Case tossed: ‘Feels like for last 16 months I’ve been oppressed for something I didn’t do’

Ivan Potts' gun crime case involving indicted Baltimore City Police officers was tossed (WBFF)

BALTIMORE (WBFF) – There’s more fallout from the seven Baltimore police officers federally indicted on charges of racketeering and fraud.

On Thursday a man serving an eight-year sentence was released after his conviction was overturned. His case involved three of the seven officers. Now, 31-year-old Ivan Potts says he feels “blessed to be free.”

He's claimed he was innocent since his arrest, but a jury convicted him last month at his trial on gun charges. His attorney Todd Oppenheim, with the Baltimore Office of the Public Defender, says Potts was out of legal options until the officers were indicted.

"He's been in jail for 589 days. We had a trial in March of 2016. In the trial, the main witnesses for the State were three police officers who were recently indicted. They're in jail now," Oppenheim says.

And Potts is free after almost two years of imprisonment.

"I'm a free man, free man," Potts said as he walked out of the Baltimore City Correctional Center Thursday morning.

Potts is the third person to have a conviction overturned after the officers were indicted in February.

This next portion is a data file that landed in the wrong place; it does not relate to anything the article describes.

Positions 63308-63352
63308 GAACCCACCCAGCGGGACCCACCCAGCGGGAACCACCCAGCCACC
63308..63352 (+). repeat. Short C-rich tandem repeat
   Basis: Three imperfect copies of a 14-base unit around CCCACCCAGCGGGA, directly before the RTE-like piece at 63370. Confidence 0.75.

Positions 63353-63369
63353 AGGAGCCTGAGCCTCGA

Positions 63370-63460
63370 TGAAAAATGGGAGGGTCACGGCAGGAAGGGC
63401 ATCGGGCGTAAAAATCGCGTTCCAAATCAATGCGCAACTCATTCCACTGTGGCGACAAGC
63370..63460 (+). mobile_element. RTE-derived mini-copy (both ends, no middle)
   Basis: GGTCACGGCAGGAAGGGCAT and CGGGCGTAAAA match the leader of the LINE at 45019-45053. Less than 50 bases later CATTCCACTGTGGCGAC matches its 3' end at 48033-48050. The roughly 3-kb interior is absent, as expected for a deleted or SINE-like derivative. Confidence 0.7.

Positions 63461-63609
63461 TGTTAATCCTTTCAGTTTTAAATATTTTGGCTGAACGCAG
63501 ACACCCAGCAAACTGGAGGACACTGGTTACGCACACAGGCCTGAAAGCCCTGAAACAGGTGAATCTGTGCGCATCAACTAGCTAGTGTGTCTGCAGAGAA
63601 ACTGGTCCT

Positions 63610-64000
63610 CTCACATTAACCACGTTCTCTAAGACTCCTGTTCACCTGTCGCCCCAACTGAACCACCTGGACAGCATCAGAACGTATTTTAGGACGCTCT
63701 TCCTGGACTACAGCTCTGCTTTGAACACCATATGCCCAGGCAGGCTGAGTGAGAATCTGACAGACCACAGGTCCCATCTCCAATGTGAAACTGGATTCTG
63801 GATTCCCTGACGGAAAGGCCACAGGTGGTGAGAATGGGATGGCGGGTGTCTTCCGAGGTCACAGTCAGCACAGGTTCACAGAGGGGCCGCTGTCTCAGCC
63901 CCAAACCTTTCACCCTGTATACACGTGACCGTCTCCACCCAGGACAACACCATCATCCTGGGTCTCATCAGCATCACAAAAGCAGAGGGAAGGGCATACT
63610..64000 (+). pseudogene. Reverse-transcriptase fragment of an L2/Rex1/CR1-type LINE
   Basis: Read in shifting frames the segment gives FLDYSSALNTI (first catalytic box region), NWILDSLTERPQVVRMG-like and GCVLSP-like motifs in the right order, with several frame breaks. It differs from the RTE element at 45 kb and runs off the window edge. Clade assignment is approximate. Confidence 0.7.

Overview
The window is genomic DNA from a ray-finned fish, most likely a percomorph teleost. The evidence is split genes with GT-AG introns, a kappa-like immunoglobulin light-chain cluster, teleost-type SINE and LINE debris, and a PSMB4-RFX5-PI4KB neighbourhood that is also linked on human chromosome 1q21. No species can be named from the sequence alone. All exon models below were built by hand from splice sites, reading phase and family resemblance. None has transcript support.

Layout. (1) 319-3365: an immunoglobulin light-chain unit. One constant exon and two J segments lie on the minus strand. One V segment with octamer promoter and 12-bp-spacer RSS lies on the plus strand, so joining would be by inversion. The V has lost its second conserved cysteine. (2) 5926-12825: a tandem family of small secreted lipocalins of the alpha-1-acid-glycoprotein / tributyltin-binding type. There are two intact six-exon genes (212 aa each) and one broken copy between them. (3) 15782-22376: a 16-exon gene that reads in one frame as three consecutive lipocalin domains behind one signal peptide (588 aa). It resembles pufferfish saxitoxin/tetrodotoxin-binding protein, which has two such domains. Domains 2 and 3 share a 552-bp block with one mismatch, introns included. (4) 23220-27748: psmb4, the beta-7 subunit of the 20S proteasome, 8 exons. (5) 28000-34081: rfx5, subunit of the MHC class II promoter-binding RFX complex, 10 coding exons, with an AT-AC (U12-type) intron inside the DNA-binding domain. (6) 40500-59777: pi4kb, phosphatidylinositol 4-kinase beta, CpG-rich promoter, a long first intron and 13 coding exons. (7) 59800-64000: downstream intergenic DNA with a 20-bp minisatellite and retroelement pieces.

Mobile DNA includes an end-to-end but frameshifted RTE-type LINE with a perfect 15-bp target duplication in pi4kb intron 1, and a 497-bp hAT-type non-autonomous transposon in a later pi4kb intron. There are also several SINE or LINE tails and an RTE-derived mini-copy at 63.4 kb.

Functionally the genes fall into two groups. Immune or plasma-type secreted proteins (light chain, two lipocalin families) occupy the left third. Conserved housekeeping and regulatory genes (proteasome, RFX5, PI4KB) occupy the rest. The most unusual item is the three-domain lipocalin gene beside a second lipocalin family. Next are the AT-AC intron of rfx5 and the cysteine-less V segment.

"It feels like for the last 16 months I've been oppressed for something I didn't do," Potts says.

Potts is a felon, and says police planted a gun on him during his arrest.

"I was just walking to the store and they just jumped out on me and one thing led to another," he says.

"These were the three people there when he was arrested and they all testified at trial," Oppenheim says it was his word against theirs.

Potts was sentenced to eight years. His attorney says the officers' indictments are the only reason Potts isn't behind bars for years to come.

"The jury's verdict is based on hearing their evidence. If they knew about who they really were, if they knew about the stuff that was alleged in the indictments, we're certain the outcome would have been different," Oppenheim says.

According to the State's Attorney's Office, as of April 13th, prosecutors are currently working to vacate 22 other convictions. They've also already dropped 49 cases involving the officers.

"I just feel as though their day will come in court just like my day came in court," Potts says. "And everything will be settled in court."

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